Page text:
Symantec is aware of an issue with Symantec Norton AntiViurs 2002 where a compressed zip file attachment that possess an overly long filename is scanned. This may lead to the execution of arbitrary code in the security context of the user currently logged onto the target system. An update for Symantec Norton AntiVirus 2002 to address this issue is now available via LiveUpdate. Localized versions of the patch are being worked on.
Norton AntiVirus 2002
On December 26, 2002, Symantec became aware of an issue originally reported by the Security Net Services (SNS) security research group. By receiving a compressed zip file attachment with an excessively long file name, a buffer overflow can lead to arbitrary code in the security context of the user currently logged onto the target system.
Symantec engineers have evaluated and verified that this issue exists for Symantec's Norton AntiVirus 2002. Newer versions such as of Norton AntiVirus 2003 are not affected by this issue.
Symantec takes any product issue such as this very seriously. We have developed an update for Symantec Norton AntiVirus 2002 to address this issue. The update is now available via LiveUpdate. Localized versions of the patch are being worked on.
As a best practice, Symantec recommends keeping all operating systems and applications updated with the latest vendor patches. Keeping mission-critical systems updated with all security patches applied reduces risk exposure. Symantec further recommends using a multi-layered approach to security. Users, at a minimum, should run both personal firewall and antivirus applications to provide multiple points of detection and protection to both inbound and outbound threats.
Users should further be wary of mysterious attachments and executables delivered via email. Do not open attachments or executables from unknown sources. Always err on the side of caution. Even if the sender is known, be wary of attachments if the sender does not explain the attachment content in the body of the email. You do not know the source of the attachment. If in doubt, contact the sender before opening the attachment. If still in doubt, delete the attachment without opening it.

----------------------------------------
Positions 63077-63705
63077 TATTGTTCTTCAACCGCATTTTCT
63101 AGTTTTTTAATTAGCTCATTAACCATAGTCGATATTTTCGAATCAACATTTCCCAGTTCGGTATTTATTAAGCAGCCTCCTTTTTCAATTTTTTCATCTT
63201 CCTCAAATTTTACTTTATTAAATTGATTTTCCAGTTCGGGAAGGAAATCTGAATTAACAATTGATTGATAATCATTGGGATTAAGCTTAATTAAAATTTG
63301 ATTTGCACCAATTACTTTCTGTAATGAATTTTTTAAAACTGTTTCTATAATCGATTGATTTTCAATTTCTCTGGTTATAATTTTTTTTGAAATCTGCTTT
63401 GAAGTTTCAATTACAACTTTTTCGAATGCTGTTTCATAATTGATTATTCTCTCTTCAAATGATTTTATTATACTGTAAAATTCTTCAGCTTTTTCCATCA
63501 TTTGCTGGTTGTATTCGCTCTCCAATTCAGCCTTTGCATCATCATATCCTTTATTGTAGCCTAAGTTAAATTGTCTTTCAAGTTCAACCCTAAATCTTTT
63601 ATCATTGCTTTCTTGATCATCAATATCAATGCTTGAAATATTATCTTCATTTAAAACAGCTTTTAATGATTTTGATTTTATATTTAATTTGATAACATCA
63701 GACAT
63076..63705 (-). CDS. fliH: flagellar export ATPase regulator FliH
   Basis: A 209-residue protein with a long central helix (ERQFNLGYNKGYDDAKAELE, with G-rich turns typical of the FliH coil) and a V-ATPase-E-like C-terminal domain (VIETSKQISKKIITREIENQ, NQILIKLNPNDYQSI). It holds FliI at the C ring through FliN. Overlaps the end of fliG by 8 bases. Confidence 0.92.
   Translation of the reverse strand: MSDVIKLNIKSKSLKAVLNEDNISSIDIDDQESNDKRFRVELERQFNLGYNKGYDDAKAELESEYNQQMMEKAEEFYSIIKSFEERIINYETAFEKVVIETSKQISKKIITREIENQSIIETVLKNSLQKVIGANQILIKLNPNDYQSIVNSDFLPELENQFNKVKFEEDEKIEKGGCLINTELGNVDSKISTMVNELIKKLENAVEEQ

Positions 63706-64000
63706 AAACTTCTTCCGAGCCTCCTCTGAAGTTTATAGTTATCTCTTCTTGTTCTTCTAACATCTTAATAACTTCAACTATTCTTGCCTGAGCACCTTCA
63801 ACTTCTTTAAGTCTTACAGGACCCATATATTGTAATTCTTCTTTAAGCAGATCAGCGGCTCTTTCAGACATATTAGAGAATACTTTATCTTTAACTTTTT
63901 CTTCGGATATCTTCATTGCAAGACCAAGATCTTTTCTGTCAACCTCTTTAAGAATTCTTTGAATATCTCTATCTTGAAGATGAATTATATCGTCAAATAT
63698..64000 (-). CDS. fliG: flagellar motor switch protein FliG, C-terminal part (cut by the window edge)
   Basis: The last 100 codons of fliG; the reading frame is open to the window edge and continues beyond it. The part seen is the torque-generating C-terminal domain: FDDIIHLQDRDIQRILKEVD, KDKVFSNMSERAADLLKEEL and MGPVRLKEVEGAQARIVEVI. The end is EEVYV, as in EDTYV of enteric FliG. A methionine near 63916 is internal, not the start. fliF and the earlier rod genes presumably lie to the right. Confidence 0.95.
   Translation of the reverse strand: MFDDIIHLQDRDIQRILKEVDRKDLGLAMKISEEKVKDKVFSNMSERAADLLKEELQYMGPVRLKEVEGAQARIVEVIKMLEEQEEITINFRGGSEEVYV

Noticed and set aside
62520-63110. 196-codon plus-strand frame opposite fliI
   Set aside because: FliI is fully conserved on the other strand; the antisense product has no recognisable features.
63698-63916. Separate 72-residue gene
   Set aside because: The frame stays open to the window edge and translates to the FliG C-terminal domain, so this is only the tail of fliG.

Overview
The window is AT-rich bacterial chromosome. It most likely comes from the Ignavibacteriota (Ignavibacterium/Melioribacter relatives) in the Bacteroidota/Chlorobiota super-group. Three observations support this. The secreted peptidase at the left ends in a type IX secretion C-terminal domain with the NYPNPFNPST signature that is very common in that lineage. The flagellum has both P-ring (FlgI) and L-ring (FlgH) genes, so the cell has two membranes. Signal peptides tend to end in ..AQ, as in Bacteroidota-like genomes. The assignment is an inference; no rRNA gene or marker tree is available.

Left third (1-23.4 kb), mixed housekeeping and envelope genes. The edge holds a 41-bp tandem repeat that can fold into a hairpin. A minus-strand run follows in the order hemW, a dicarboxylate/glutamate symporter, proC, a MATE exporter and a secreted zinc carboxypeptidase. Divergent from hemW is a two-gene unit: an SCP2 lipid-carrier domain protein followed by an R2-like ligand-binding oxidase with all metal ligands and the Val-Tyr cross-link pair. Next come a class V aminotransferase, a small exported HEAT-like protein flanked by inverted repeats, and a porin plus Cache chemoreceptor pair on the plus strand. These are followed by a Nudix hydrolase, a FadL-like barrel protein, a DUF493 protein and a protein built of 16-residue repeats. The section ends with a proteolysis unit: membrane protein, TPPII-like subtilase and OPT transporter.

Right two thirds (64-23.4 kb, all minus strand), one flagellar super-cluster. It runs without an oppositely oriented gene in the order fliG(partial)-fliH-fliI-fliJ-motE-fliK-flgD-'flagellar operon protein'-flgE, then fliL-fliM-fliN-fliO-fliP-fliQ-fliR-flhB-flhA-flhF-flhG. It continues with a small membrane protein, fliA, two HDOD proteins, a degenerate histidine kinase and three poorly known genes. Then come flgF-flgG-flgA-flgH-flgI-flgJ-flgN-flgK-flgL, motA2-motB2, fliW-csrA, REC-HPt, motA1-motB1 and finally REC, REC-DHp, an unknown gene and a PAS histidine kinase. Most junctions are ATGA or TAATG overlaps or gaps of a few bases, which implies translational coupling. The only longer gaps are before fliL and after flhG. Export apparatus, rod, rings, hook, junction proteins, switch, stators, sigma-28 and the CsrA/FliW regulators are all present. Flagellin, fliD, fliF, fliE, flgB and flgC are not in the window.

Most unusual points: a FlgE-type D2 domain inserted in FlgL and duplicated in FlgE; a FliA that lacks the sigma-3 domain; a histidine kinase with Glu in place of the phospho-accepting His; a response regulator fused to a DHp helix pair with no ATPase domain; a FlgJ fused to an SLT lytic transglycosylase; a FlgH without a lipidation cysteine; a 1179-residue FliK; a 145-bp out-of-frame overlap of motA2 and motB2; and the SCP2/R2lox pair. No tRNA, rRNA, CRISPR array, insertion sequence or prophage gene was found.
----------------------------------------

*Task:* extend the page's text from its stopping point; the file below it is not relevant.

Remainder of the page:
Symantec appreciates the support of Little eArth Corporation Co., Ltd (LAC), Japan. For information about their SecureNet Service advisories, visit their Web site.
Symantec takes the security and proper functionality of our products very seriously. As founding members of the Organization for Internet Safety (OISafety), Symantec supports and follows the principles of responsible disclosure. Symantec also subscribes to the vulnerability disclosure guidelines outlined by the National Infrastructure Advisory Council (NIAC).
Please contact email@example.com if you feel you have discovered a security issue in a Symantec product. A Symantec Product Security team member will contact you regarding your submission. Symantec strongly recommends using encrypted email for reporting vulnerability information to firstname.lastname@example.org. The Symantec Product Security PGP key can be found at the end of this message.
Symantec has developed a Product Vulnerability Response document outlining the process we follow in addressing suspected vulnerabilities in our products. This document is available below.
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Last modified on: Monday, 25-Oct-04 22:06:32